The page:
8 Jagannath University Jornlal of Arts 65 Brahmins have even been considered to possess supernatural powers. Taking advantage of this notion of the mostly ignorant lower castes, these Brahmins have exploited the lower castes for ages. This exploitation, of course, varies on occasions. For an example, if or when a person from the lower caste falls ill, he seeks the help of Brahmins in offering a puja to propitiate certain gods or goddesses. The Brahmin entrusted with the puja might claim a good remuneration either in cash or in kind. In some cases, they might even claim a cow or bull which might be the only asset of the household. Therefore, there is an age-old ill feeling between the Brahmins and the exploited lower castes. A hilariously amusing conversation ensues as the new comer initiates a conversation with Rajam Iyer regarding the Brahmins changed food habit that has led to a price hike of meat and fish. Traditionally the Brahmins in the sub-continent are vegetarians. Surprisingly enough, these Brahmins have deviated from their traditional diet. They have started taking animal protein which in turn has led to a price hike of these items. The new comer comments in this regard that the price of mutton has gone up out of all proportions. The issue of secrecy is behind the hike. The Brahmins are paying high prices to get the meat and fish secretly because they are scared of being exposed to the public eye. The new comer claims that he has seen pukkah Brahmins carrying fish under their arms, wrapped up in a towel. If asked they will reply that it is plantain. The next statement by the new comer is packed with humor- Plantain that has life, I suppose. Narayan has used the newcomer as a mouthpiece to retaliate the exploitation of the Brahmins. He indicates that the lower classes are finally standing up to the upper class and they are saying that times are changing- it is time for a change to stop bossing them around. The new comer puts the final nail in the coffin saying Shall I take the dust from your feet, O Holy Brahmin? Your days are over. My dear sir, learn that. I should like to see you trying a bit of (23) bossing on us. In Out of Business Rama Rao s persistence in winning the puzzle competition provides the reader with laughter. Earning money by solving puzzles takes certain expertise in this field. Ram Rao, however, does not have the academic background nor any experience of solving puzzles. He loses quite a good sum and does not see any chance of winning. Being despaired, Rao decides to bring an end to his life. He goes to the railway track and lies down. He lies there for quite long and strains his ears to catch the sound of the train. He hears nothing and grows tired of lying down there. He rises and walks back to the station. He learns from the crowd at the platform that a goods train has derailed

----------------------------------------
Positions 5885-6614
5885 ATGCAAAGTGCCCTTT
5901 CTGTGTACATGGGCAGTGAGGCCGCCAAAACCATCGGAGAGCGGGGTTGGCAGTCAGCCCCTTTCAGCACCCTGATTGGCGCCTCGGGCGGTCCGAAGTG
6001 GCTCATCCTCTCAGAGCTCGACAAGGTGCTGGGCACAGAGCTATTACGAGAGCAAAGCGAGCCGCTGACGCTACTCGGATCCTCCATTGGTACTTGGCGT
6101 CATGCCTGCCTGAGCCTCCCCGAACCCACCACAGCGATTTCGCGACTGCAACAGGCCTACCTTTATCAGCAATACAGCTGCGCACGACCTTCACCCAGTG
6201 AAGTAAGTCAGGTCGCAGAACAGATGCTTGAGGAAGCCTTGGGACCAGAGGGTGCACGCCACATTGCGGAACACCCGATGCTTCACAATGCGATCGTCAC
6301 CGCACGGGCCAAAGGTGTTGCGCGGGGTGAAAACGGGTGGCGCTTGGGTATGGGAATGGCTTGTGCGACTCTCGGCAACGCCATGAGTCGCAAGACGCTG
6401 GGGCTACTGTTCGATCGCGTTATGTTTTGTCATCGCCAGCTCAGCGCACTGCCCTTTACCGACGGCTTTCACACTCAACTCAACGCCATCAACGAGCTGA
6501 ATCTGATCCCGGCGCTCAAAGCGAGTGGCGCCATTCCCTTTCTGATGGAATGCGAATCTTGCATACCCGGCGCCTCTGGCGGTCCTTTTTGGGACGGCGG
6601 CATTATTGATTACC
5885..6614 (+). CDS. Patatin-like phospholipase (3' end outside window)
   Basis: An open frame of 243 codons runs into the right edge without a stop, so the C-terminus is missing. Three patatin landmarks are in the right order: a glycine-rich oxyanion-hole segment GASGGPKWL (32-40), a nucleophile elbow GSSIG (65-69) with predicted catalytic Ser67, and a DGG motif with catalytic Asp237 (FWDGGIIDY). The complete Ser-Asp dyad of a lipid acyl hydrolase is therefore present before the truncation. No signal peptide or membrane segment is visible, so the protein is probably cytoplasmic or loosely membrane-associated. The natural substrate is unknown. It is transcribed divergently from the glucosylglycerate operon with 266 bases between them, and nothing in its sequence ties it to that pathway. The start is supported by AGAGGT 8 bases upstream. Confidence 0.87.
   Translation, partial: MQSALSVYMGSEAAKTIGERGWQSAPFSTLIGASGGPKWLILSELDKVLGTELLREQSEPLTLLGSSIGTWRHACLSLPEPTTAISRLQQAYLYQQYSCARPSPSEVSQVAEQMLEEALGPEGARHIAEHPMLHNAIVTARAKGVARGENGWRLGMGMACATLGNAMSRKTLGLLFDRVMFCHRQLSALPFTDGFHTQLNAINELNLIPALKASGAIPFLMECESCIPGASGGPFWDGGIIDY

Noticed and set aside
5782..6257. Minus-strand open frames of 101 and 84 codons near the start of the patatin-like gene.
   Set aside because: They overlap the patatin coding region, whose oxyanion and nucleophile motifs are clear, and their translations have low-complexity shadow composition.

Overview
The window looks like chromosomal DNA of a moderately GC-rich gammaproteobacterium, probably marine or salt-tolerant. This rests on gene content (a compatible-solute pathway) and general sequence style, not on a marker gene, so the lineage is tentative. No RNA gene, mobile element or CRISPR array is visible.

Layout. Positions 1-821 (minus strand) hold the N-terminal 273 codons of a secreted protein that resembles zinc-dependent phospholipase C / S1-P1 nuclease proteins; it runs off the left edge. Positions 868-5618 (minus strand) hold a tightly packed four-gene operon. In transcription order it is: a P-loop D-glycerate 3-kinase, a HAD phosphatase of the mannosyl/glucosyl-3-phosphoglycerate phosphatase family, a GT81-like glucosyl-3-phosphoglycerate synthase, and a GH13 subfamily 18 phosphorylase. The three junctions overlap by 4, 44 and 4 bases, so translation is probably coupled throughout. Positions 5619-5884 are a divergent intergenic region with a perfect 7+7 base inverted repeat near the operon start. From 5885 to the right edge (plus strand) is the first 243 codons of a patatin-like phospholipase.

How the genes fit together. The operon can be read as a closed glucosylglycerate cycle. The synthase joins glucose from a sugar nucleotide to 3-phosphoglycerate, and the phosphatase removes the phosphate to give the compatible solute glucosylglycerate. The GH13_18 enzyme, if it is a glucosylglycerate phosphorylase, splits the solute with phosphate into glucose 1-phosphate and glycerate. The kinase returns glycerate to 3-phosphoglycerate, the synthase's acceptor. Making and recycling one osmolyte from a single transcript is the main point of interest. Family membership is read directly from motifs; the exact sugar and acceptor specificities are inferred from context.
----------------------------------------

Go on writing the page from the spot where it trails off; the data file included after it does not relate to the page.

9 66 Humor in a Selection of R.K. Narayan s Short Stories three stations off blocking the railway. All the trains will be three hours late. We are profoundly elated by what Rama Rao says at this comic situation- God, you have shown me mercy! Crying out this sentence, he runs home. Unlike the other days, he is warmly received by his wife. Over dinner his wife comes up with a fantastic solution to their financial hardship. This solution cheers him up instantly. We are amused to witness the gulf of difference in Rao s mood. This comic moment bears similarity with the girl in the story The Watchman. Being unable to handle crises in life both of them decide to commit suicide but somehow withdraw them from the decision. There is an ironical significance of these comical scenes. Crises are inevitable in human life and sometimes they prove too heavy for us to bear. At times people find solution in death. But crises are very short lived. If we can pull through that short period, life shows its reward. The happily married girl is the perfect example. Humor from Animal Observation Apart from human beings Narayan has equal skills in portraying animals and human animal relationship in a comical way. Attila and The Blind Dog are two fine examples of that. In the story Attila, a young pet dog is named so with a lot of expectation that it would be bold and aggressive when grows up. In reality, however, the dog turns out to be a very meek and timid one. Unlike other dogs Attila does not bark at night. He is easily befriended by any stranger. If or when he comes across any stranger, he makes a dash at him first. That is all. The person has only to stop and smile and Attila melts. He behaves as if he apologized for even giving an impression of violence. His behavior is narrated thus- He would lower his head, curve his body, tuck his tail between his legs, roll his eyes, and moan as is to say: How sad that you should have mistaken my gesture! I only hurried down to greet you. Till he was patted on the head, stroked, and told that he was forgiven, he would be in extreme (24) misery. To the utter dismay of the family members, he remains calm and quiet at the sound of the opening of the gate. He only looks at that direction and wags his tail. It is comical to note that someone suggests that his name be changed to Blind Worm, given the disposition of the dog added to this insult, Attila turns out to be a voracious eater. The mother of the family complains in this regard- He eats like an elephant. You can employ two watchmen for the price of rice and meat he consumes. Somebody comes every morning and steals all the flowers in (25) the garden and Attila would not do anything about it.